Alice Hiller (b. 1964, Singapore) began writing poetry aged fifty, following treatment for ovarian cancer. ‘Being cut open to remove the tumour somehow gave me permission to open up the subject of childhood abuse – which shame and silence had held within me’, Hiller writes. ‘I wanted to give creative witness to the crime to which I had been subjected.’ The result was her debut collection, bird of winter.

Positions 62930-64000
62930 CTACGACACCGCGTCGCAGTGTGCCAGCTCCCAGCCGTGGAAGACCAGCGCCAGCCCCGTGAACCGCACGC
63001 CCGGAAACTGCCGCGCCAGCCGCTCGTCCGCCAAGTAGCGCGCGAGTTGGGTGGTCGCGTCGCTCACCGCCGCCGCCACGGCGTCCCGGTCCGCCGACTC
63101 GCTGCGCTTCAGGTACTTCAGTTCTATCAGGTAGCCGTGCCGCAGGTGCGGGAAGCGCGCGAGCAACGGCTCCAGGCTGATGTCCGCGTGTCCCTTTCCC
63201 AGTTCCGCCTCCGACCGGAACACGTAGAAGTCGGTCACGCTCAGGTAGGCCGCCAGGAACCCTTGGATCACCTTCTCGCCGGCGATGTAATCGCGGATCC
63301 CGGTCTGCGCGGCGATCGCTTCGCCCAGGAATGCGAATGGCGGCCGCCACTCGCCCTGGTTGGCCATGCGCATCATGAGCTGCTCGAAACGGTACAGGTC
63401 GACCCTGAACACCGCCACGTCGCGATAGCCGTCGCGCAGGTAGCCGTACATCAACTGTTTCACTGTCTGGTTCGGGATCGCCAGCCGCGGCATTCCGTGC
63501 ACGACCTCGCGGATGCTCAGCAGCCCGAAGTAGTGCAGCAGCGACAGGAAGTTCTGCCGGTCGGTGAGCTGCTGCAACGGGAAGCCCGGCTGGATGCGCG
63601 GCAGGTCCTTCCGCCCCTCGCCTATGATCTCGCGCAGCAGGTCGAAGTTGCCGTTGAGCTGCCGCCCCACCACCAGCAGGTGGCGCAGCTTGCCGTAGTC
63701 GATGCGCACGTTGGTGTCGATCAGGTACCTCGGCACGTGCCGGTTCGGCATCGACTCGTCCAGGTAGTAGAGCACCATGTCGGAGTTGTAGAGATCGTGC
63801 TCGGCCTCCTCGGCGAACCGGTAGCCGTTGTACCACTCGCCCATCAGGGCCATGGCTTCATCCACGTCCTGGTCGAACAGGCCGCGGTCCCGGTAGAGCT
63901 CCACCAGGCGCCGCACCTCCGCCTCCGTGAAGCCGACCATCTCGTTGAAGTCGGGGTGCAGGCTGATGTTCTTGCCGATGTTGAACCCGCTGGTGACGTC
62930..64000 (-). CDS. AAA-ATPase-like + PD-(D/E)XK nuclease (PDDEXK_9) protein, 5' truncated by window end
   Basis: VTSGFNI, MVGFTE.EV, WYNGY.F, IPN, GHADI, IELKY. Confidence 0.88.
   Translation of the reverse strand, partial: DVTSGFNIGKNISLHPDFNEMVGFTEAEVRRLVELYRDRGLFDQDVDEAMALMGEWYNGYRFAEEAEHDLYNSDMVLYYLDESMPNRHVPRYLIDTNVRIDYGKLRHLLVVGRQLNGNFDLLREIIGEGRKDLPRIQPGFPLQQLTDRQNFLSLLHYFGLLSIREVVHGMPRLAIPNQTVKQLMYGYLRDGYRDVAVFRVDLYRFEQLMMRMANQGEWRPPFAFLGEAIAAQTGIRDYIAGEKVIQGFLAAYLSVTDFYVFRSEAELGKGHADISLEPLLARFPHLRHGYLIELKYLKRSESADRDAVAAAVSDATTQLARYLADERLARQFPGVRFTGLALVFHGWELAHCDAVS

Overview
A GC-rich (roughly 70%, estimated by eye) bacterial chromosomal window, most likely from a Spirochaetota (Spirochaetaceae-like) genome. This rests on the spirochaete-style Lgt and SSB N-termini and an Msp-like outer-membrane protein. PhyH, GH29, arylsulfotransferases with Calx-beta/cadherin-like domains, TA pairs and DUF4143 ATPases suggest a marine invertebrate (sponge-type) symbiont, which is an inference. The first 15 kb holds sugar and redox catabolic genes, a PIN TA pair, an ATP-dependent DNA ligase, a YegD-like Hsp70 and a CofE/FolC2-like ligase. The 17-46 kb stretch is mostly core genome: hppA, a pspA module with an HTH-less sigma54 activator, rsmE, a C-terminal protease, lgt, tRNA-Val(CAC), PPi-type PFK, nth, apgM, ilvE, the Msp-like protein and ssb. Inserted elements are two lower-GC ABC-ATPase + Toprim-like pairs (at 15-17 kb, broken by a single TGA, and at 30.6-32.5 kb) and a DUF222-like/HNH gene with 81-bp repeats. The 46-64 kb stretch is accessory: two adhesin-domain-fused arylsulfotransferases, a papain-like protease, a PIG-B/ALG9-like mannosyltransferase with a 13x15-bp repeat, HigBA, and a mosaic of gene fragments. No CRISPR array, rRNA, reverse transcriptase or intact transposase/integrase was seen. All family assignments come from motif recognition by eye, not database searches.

Hiller is adept at dealing with difficult material: she founded a workshop collective called ‘Voicing the Silence’, and runs an interview series called ‘saying the difficult thing’, to encourage other poets writing through similar traumas. Her strategies include transforming found materials from Pompeii and Herculaneum – excavations which become a natural metaphor for her own excavation of her past – and hand-made erasures, ‘each made over the course of a single intense day, with multiple redrawings.’
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